In a move that threatens to retract Machete Kills into its own arsehole, the post-modern exploitation encore opens with a trailer to the sequel, Machete Kills Again…in Space. This is more audacious than you might think. In its wake we’re reminded that the Machete gag works best when we’re left to imagine the whole awful movie for ourselves, the preview having provided a taste of what might have been (and may yet be if Robert Rodriquez has his way). The thought gains form and weight over the bloated running time of the feature that follows. But long though that feature is, the trailer also acts as an insurance policy against Rodriquez’s poor pacing and the screenplay’s sketch-like quality. Like Mel Gibson’s space-crazed mad man we’ve had a glimpse of the future and consequently there’s fun to be had piecing together how a story that begins with Danny Trejo being hung in a Texan sheriff’s office ends in a Moonraker-style laser gun battle in orbit of an alien planet.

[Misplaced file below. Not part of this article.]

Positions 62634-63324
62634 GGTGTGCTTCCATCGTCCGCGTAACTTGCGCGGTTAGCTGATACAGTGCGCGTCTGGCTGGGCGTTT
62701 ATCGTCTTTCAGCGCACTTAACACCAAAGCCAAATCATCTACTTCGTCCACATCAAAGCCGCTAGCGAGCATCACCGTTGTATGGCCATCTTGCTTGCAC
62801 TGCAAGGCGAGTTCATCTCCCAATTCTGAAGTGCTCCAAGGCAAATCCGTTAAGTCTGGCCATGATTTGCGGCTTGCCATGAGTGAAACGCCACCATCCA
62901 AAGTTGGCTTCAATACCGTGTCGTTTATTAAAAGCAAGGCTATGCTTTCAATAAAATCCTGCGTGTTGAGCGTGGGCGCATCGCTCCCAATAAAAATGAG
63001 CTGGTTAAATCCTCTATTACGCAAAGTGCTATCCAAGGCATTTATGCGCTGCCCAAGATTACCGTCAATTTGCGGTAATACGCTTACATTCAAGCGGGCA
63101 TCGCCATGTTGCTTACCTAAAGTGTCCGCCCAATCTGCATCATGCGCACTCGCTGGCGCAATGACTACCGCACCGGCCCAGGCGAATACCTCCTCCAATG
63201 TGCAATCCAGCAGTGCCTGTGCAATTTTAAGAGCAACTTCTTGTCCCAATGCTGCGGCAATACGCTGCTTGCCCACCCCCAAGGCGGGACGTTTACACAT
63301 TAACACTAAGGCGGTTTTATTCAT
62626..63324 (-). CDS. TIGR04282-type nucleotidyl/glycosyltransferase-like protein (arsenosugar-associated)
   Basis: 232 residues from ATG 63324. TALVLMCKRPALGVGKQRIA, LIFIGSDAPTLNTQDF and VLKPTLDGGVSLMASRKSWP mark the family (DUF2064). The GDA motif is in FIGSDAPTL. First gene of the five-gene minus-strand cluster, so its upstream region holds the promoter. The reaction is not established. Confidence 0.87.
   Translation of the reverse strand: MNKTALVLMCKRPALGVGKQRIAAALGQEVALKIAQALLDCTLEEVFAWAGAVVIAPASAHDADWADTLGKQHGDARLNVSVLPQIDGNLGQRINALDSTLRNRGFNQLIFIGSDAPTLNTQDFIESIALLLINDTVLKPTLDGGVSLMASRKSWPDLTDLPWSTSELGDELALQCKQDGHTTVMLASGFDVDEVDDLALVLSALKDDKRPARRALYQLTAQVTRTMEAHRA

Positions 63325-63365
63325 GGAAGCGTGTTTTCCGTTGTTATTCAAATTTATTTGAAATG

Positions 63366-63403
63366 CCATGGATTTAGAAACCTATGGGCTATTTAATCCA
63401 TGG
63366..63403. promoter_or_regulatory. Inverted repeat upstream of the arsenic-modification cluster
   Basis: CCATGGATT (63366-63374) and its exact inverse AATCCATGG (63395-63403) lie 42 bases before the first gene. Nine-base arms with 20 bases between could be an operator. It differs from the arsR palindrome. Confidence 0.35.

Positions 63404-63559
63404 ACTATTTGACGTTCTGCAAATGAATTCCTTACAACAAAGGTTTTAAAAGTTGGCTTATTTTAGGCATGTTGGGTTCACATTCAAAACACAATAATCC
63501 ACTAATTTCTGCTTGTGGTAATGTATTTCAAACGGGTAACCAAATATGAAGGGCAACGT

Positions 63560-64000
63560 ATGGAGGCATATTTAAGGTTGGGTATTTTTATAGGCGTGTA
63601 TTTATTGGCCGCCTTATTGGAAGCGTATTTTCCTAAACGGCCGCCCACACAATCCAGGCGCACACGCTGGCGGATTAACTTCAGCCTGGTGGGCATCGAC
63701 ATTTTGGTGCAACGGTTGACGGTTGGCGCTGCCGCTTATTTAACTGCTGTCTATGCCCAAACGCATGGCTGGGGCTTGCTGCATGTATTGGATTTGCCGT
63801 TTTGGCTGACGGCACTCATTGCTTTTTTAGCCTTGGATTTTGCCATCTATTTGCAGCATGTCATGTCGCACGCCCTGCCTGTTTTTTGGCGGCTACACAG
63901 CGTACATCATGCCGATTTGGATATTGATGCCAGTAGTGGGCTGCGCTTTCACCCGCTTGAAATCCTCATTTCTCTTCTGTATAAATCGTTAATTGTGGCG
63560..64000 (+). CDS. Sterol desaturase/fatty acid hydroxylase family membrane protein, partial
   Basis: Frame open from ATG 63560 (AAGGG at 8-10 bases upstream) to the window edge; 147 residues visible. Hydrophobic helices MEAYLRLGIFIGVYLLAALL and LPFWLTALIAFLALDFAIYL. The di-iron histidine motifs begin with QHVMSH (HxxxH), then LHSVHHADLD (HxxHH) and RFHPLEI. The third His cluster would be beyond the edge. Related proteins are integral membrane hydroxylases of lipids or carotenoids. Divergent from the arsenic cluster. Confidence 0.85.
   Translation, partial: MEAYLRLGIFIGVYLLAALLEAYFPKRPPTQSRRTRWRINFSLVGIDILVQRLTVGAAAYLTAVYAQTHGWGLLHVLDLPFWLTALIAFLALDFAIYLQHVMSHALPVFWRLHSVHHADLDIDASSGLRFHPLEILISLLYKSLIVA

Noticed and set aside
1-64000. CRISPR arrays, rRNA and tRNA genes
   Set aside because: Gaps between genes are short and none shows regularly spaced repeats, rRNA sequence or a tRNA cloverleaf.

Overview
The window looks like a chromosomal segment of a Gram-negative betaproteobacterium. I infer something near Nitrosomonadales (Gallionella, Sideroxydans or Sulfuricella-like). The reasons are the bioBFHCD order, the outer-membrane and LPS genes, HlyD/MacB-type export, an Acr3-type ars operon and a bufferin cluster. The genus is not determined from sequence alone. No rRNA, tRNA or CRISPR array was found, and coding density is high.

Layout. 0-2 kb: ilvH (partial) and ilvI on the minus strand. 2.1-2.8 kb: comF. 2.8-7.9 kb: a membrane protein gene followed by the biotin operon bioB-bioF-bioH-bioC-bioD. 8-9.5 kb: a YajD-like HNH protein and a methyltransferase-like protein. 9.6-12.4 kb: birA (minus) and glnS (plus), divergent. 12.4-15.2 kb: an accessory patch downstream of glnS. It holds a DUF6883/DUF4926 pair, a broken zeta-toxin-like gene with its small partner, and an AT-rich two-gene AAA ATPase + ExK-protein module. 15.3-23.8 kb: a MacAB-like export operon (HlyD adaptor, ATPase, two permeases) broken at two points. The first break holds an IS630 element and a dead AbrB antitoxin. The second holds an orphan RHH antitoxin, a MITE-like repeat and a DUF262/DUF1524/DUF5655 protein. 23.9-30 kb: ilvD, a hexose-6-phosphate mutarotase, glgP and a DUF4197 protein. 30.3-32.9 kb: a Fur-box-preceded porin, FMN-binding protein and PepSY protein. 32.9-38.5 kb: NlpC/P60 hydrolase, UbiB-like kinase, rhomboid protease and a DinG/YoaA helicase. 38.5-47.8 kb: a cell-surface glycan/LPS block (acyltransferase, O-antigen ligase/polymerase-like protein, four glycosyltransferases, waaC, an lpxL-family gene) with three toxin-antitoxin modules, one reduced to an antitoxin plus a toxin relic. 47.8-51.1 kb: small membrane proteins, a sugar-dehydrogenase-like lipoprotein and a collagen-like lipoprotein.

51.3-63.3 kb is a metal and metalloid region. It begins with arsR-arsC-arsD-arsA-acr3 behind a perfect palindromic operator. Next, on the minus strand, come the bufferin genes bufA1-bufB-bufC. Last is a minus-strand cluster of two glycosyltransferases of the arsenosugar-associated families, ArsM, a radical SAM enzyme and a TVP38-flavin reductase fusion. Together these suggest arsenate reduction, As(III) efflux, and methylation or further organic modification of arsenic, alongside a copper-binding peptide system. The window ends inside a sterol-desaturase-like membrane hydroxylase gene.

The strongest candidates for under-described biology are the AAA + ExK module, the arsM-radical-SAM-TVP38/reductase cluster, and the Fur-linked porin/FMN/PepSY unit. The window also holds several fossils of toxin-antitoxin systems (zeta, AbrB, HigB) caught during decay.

So like its predecessor there’s the sense that the movie in question was more fun to make than to watch but give Robert Rodriquez his due; he’s thrown every low-rent gag and then some at this Mexican beast, perhaps fearful that the time may not come again. Kills plays like an ideas dump from the Grindhouse universe. You’re invited to enjoy everything from cleavage-clad death squads to guns that turn people inside out, by way of a gender bending assassin and a US president with a penchant for weed. It was almost certainly designed with the drug in mind.
If the movie’s shapelessness is a regret, discipline in the editing suite being the one import from the world of serious filmmaking that might have made it more cutting, it’s hard to be truly disappointed with a flick that has Charlie Sheen’s commander-in-chief tell our hero, “I’m not asking, motherfucker”, later treating us to a man killed when his guts are thrown up into the blades of a helicopter. It’s this gleeful combination of junk dialogue, “you’ve saved the world’s ass”, and inventive cartoon violence that gives the enterprise an oddball labour of love-feel. The affection’s contagious.
Yes it’s self-indulgent and too self-conscious by half, but Machete Kills is packed with great ideas and riffs on old movies, boasting a bonkers plot that no schlockaholic could resist. “See you in space, Mr Machete” declares Mad Mel in the closing minutes. Let’s hope he does.